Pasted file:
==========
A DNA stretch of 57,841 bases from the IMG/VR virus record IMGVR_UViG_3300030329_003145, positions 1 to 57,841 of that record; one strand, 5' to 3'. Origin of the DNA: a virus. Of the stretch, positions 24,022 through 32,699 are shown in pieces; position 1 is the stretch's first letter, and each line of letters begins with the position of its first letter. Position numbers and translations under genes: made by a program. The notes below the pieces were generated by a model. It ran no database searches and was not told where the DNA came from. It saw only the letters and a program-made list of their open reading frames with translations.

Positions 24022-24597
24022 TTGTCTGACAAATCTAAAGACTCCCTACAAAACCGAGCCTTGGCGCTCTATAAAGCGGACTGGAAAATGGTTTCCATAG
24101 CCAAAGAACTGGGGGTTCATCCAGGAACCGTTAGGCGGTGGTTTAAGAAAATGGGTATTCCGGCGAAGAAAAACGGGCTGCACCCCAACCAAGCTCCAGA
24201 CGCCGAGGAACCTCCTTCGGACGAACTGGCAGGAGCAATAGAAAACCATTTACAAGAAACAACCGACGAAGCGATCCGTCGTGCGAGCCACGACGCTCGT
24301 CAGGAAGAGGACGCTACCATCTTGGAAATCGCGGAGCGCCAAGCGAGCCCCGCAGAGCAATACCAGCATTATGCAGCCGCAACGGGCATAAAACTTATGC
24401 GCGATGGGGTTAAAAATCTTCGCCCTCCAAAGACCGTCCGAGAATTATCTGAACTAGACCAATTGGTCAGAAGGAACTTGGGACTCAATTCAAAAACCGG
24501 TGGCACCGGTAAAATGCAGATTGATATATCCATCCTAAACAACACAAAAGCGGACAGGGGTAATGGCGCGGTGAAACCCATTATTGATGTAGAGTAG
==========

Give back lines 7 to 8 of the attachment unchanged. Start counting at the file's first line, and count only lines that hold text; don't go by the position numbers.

24401 GCGATGGGGTTAAAAATCTTCGCCCTCCAAAGACCGTCCGAGAATTATCTGAACTAGACCAATTGGTCAGAAGGAACTTGGGACTCAATTCAAAAACCGG
24501 TGGCACCGGTAAAATGCAGATTGATATATCCATCCTAAACAACACAAAAGCGGACAGGGGTAATGGCGCGGTGAAACCCATTATTGATGTAGAGTAG